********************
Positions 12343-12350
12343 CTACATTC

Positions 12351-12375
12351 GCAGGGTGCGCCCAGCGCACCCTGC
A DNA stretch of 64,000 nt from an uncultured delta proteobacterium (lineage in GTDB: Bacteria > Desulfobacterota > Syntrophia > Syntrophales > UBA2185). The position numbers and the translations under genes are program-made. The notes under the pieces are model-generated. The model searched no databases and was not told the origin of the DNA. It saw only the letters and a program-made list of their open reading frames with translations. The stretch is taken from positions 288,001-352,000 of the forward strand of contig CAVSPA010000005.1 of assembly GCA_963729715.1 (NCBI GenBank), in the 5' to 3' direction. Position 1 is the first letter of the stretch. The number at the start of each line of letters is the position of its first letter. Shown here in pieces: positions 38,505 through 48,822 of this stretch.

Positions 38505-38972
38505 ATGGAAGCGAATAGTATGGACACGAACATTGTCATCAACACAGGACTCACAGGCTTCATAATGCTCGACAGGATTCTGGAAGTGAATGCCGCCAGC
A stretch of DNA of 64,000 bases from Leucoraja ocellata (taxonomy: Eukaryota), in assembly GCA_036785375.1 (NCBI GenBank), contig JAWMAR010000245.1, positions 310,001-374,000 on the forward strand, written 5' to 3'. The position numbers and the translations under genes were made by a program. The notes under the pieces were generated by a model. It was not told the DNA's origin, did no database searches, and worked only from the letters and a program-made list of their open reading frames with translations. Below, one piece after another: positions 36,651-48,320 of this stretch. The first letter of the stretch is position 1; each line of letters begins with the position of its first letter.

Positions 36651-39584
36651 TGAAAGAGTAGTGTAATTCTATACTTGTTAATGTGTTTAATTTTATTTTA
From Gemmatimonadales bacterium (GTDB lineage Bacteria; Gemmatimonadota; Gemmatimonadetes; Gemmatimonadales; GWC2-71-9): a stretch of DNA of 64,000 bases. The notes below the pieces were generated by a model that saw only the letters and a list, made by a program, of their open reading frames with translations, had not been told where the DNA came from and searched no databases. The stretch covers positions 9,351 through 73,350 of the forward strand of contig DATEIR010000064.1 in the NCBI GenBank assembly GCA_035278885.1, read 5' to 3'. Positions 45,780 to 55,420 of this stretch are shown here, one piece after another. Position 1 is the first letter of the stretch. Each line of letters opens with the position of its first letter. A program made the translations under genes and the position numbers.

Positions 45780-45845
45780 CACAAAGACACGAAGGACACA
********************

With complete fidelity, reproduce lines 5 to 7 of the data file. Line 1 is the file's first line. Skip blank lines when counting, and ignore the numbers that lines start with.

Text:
A DNA stretch of 64,000 nt from an uncultured delta proteobacterium (lineage in GTDB: Bacteria > Desulfobacterota > Syntrophia > Syntrophales > UBA2185). The position numbers and the translations under genes are program-made. The notes under the pieces are model-generated. The model searched no databases and was not told the origin of the DNA. It saw only the letters and a program-made list of their open reading frames with translations. The stretch is taken from positions 288,001-352,000 of the forward strand of contig CAVSPA010000005.1 of assembly GCA_963729715.1 (NCBI GenBank), in the 5' to 3' direction. Position 1 is the first letter of the stretch. The number at the start of each line of letters is the position of its first letter. Shown here in pieces: positions 38,505 through 48,822 of this stretch.

Positions 38505-38972
38505 ATGGAAGCGAATAGTATGGACACGAACATTGTCATCAACACAGGACTCACAGGCTTCATAATGCTCGACAGGATTCTGGAAGTGAATGCCGCCAGC